..life - over.
So it was very, very close that day.
Ouch! That looked like a very nasty injury.
Now, a tale of two lads commuting home from college
when they get a very nasty shock, almost literally.
A busy commuter train is about to leave the station when this happens.
A horrified passenger who left the train only moments before
films with a mobile phone.
It all just went mental.
There was loads of sparks, loads of noise, loads of smoke.
Everyone's screaming. And it kind of all just went, like, ballistic.
17-year-old students Miles and Callum
have been friends for a couple of years.
They both attend college in Weymouth.
They regularly travel back and forth together
and often hang out when lectures are over for the day.
The autumn term has started,
and Miles and Callum are about to take the train back to Dorchester,
where Miles lives.
It got to about six o'clock and I wanted to go home,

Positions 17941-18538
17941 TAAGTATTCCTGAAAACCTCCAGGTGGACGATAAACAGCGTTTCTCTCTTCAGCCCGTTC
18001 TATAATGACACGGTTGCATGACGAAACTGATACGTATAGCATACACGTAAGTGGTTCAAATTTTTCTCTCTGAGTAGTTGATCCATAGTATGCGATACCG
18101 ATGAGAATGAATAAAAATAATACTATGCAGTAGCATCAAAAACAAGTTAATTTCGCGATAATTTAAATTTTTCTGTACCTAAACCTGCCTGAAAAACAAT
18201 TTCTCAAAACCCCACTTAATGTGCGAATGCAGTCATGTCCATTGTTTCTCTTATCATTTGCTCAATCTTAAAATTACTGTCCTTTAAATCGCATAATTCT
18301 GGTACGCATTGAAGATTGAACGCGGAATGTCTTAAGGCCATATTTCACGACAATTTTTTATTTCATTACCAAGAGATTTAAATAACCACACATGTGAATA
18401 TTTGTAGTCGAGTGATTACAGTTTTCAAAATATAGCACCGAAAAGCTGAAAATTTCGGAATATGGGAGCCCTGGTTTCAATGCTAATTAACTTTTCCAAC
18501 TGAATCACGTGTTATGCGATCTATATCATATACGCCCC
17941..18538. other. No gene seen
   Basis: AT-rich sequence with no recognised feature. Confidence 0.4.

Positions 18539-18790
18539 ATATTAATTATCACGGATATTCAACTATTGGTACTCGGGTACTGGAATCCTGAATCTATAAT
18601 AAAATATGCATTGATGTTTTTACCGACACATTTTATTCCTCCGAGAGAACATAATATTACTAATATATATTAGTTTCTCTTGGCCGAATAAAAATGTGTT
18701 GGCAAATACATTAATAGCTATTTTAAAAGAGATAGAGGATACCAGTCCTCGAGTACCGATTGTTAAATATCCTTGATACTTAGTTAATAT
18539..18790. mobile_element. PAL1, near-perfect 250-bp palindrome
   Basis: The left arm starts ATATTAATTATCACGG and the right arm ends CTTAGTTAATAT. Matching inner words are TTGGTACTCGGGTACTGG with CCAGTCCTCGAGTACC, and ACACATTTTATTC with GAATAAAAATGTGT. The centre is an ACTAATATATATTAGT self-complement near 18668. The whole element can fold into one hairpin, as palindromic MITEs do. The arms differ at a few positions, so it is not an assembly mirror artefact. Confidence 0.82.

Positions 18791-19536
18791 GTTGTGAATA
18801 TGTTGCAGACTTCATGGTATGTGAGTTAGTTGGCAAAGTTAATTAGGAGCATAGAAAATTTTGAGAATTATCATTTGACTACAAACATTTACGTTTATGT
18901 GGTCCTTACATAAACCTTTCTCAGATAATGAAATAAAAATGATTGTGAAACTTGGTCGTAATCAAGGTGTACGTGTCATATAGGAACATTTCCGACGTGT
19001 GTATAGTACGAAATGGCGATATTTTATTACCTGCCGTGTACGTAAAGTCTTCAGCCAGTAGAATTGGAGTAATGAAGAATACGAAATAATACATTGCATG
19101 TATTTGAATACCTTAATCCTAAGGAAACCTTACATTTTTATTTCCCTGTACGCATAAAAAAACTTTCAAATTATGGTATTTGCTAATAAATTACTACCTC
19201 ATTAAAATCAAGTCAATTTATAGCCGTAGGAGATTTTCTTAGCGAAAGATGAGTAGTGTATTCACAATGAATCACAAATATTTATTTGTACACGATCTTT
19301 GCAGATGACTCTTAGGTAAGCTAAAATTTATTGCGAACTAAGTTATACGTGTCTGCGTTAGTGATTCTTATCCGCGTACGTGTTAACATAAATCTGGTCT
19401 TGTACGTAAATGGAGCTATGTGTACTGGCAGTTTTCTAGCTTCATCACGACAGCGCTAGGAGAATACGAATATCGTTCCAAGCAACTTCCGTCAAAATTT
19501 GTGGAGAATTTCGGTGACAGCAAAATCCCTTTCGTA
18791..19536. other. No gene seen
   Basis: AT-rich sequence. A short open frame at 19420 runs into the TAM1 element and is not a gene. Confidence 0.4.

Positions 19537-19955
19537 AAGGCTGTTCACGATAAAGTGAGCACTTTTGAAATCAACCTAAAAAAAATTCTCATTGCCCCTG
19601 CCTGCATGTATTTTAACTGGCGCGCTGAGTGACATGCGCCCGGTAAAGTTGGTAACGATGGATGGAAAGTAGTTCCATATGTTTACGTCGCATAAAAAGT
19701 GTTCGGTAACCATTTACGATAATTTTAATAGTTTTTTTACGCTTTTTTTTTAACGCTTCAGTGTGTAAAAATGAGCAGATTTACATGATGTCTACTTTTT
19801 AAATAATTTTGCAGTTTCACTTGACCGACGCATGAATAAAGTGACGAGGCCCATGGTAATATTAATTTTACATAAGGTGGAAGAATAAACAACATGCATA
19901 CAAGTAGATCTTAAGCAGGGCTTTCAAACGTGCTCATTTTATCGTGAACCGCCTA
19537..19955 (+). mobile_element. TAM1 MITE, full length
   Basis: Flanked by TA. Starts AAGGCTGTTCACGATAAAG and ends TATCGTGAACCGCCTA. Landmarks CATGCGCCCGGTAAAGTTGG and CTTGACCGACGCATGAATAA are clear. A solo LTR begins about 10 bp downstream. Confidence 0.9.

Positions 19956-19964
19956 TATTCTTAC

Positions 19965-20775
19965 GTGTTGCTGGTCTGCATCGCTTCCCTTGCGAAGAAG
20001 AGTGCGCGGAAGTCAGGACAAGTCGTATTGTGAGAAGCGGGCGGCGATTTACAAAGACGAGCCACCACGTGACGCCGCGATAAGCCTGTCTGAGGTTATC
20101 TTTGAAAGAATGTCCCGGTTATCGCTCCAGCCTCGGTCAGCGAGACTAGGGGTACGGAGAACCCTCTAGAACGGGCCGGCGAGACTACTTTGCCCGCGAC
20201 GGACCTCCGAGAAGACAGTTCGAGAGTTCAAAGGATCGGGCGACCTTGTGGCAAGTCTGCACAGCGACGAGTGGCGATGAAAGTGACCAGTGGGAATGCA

so I went and waited for the train, jumped on it with Callum.
It was the normal train ride -
like, nothing extraordinary, like, I was just chilling.
At Dorchester, they get off the busy commuter train.
Seconds later, Miles realises he's left his bike on board.
And I ran back, and as the doors were shutting,
I managed to get my bike off.
But as Miles catches up with Callum, they're stopped in their tracks.
Say, 20 seconds from me getting off the train
and, like, barely even being clear of the platform,
I was only just down to road level,
and then it all just went, like, absolute mayhem.
First thing I heard was a real loud bang.
Kind of like a gunshot, but more like an impact.
We turn around, we look and we see it's the train,
our carriage that we was in, just sparking.
The sky was lighting up, it looked like a firework display,